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Gonzales v. California Department of Corrections

United States District Court, N.D. California

April 28, 2014



SUSAN ILLSTON, District Judge.


On March 22, 2011, this pro se prisoner's civil rights action was dismissed because nineteen of the twenty claims in the complaint were barred by the doctrine of res judicata and plaintiff lacked standing to assert the twentieth claim. See Docket # 13. The court also denied plaintiff's "conditional" request to amend the complaint. See id. at 12. Plaintiff appealed. The Ninth Circuit affirmed in part, reversed in part, and remanded the action in Gonzales v. California Dept. of Corr., 739 F.3d 1226 (9th Cir. 2014), and issued its mandate on February 11, 2014. It is now time to resume the litigation in this court. As explained below, plaintiff will be given leave to file an amended complaint because his complaint is deficient as to the one claim on which the Ninth Circuit reversed, and plaintiff has indicated he wants to file an amended complaint to assert an additional claim.


A. All The Claims Based On The Gang Validation Have Been Resolved Against Plaintiff

In his complaint filed under 42 U.S.C. ยง 1983, plaintiff complained about the decisions to place him in administrative segregation as an affiliate of the Northern Structure ("NS") prison gang. He asserted numerous legal theories of relief - e.g., retaliation, interference with numerous First Amendment rights, violation of equal protection rights, Eighth Amendment claims, and numerous state law claims - but (with the exception of his debriefing claim discussed in the next section) all his claims were based on the gang validation decision-making process in 2007 and resulting ad-seg placement.

This court dismissed all of these claims as barred by the doctrine of res judicata. See Docket # 13.

On appeal, the Ninth Circuit held that the "district court properly concluded that the claim-preclusive effect of California's denial of [plaintiff's] habeas petition bars nineteen of Gonzales's twenty counts." See Gonzales, 739 F.3d at 1235. As a result of the Ninth Circuit's ruling, this very large portion of plaintiff's case is now finished. He may not reassert any claims about the validation process, including the sufficiency of the evidence to support the validation, in his amended complaint.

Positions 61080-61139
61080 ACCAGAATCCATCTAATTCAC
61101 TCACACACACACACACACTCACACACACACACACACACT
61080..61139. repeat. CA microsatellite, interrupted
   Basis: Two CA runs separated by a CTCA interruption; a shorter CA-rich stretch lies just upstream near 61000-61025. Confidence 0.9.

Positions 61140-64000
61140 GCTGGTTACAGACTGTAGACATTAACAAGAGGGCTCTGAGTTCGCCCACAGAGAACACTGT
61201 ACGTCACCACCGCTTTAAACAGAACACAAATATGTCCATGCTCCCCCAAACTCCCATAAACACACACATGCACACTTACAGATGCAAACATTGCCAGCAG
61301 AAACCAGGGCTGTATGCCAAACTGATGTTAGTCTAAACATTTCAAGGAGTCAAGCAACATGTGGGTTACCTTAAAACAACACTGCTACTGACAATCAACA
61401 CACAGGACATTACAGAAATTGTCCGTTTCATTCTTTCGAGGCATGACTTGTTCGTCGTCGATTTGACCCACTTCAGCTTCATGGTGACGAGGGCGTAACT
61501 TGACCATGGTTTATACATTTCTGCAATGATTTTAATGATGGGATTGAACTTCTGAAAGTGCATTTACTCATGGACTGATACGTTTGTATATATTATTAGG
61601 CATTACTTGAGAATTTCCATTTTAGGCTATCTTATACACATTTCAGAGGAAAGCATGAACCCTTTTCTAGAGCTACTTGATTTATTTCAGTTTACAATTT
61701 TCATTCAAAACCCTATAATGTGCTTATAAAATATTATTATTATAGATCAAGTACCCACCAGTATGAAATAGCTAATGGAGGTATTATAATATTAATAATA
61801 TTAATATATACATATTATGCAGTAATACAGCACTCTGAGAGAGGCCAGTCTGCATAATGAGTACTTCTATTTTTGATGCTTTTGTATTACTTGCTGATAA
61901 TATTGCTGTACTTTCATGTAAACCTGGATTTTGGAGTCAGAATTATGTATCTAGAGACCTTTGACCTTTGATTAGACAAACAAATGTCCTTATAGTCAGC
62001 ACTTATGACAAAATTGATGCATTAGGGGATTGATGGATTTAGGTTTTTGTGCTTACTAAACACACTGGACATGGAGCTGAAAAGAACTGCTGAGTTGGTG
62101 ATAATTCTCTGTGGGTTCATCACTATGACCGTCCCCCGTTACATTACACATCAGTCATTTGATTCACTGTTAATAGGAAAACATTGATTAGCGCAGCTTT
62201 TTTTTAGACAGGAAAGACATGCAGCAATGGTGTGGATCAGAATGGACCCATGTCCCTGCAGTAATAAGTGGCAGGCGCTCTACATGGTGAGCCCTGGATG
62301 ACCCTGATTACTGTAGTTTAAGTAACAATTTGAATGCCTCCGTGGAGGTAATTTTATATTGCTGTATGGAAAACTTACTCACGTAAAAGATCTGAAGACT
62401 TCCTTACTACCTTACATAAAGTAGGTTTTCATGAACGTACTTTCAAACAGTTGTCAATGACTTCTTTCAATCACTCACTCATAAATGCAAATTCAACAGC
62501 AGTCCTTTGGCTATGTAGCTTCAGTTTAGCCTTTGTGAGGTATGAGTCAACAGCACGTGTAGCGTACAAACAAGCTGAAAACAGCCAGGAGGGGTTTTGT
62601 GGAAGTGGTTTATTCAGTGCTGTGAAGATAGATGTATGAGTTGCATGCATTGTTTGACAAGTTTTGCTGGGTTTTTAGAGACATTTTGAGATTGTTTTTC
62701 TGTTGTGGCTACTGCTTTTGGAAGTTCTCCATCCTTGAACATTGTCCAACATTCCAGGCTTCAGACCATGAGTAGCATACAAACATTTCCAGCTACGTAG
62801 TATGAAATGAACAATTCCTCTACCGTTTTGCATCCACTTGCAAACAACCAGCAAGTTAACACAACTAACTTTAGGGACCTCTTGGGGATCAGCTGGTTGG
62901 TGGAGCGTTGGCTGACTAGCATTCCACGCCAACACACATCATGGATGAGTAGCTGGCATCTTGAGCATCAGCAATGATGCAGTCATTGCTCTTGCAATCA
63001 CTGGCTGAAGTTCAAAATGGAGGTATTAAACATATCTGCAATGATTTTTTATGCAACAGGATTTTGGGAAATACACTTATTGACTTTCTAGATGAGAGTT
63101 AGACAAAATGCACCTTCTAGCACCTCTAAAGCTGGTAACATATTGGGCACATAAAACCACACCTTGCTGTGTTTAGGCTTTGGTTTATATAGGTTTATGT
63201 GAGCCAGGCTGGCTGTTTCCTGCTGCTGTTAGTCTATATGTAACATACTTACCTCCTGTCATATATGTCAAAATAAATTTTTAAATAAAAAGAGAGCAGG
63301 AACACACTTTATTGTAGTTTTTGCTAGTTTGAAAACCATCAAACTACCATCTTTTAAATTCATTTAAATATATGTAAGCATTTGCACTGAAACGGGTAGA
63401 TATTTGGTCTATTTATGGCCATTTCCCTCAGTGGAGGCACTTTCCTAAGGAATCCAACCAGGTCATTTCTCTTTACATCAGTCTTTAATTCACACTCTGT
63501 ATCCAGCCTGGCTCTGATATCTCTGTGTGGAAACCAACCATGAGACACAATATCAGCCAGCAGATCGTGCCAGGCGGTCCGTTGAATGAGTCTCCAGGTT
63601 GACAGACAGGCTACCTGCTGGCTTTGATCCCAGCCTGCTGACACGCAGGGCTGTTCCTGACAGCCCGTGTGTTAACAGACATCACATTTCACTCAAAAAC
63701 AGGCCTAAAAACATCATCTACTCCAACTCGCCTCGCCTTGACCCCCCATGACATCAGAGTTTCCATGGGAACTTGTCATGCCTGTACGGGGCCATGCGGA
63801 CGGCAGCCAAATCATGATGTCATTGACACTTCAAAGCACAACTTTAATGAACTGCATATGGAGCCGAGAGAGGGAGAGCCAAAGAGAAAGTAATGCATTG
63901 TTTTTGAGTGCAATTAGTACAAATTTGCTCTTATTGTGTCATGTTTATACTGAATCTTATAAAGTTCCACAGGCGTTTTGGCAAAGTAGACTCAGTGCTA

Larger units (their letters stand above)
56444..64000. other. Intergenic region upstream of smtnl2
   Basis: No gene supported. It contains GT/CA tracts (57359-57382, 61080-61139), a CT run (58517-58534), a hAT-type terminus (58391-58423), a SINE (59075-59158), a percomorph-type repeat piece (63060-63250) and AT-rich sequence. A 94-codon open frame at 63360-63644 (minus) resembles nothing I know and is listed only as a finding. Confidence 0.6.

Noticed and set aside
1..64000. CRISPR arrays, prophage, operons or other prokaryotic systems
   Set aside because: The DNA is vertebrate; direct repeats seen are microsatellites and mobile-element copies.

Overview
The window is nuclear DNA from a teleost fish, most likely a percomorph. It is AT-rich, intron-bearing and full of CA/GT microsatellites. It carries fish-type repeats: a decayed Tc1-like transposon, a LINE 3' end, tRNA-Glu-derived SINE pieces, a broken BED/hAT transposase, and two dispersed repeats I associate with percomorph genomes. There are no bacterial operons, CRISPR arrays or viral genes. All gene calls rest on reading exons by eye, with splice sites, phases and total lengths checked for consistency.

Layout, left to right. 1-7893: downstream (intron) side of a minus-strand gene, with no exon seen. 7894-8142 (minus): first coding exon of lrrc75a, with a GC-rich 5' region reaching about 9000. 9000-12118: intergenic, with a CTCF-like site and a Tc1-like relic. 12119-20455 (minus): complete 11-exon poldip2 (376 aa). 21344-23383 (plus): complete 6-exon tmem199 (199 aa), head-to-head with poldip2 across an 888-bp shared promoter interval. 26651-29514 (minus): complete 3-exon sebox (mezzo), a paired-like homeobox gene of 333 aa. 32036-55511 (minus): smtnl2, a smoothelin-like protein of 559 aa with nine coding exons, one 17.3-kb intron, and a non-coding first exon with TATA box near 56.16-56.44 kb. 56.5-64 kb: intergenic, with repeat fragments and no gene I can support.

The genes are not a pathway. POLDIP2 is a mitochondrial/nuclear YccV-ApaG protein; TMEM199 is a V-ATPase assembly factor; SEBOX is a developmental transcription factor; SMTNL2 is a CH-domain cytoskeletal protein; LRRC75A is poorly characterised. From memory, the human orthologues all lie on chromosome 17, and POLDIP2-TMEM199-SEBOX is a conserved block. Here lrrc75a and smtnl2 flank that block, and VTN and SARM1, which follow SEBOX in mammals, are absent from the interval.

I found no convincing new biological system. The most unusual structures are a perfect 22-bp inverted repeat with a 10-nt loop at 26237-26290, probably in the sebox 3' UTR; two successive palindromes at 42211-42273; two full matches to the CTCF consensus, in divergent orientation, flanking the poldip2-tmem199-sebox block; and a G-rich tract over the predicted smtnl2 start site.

B. Plaintiff Has Standing To Assert His Eighth Amendment Claim Regarding Debriefing

This court dismissed for lack of standing plaintiff's claim that debriefing amounts to cruel and unusual punishment because it forces him to become an informant and puts him in danger from other gang affiliates. See Docket # 1-2 at 43; Docket # 13 at 4 & n.4. "Debriefing" is the process that requires the validated inmates to admit they are gang affiliates, identify other gang affiliates, and reveal everything they know about the gang's activities and organizational structure. See Madrid v. Gomez, 889 F.Supp. 1146, 1241 (N. D. Cal. 1995). This court stated that it did not need to "determine whether, in some circumstances, the debriefing requirement would violate an inmate's Eighth Amendment rights because plaintiff has consistently denied any involvement in the gang. Assuming his denial of involvement in the gang is truthful, his problem is one of impossibility, not that debriefing might endanger him; i.e., plaintiff cannot debrief even if he wants to. Having alleged no facts which would suggest that [he] could debrief, plaintiff lacks standing to challenge the debriefing policy on Eighth Amendment grounds." Docket # 13 at 4 & n.4 (citing Powers v. Ohio, 499 U.S. 400, 410 (1991)).

The Ninth Circuit reversed and remanded the Eighth Amendment claim, explaining:

Gonzales's complaint, construed liberally, see, e.g., Watison v. Carter, 668 F.3d 1108, 1112 (9th Cir.2012), does not allege that it is impossible for him to debrief, but that it is impossible for him to debrief successfully. As an adjudicated gang member, he is eligible to debrief, regardless of whether he is, in fact, a member of Northern Structure. Of course, if his allegations are true, he will not be able to convince prison officials that he has renounced his non-existent gang membership, a requirement to debrief successfully. But the risk of retaliation from other gang members - as alleged in his complaint - inheres in becoming an "informant, " regardless of whether his information is accurate.
Construed liberally, Gonzales's complaint alleges that he would attempt to debrief, which he is eligible to do, but for the risk of retaliation. ...

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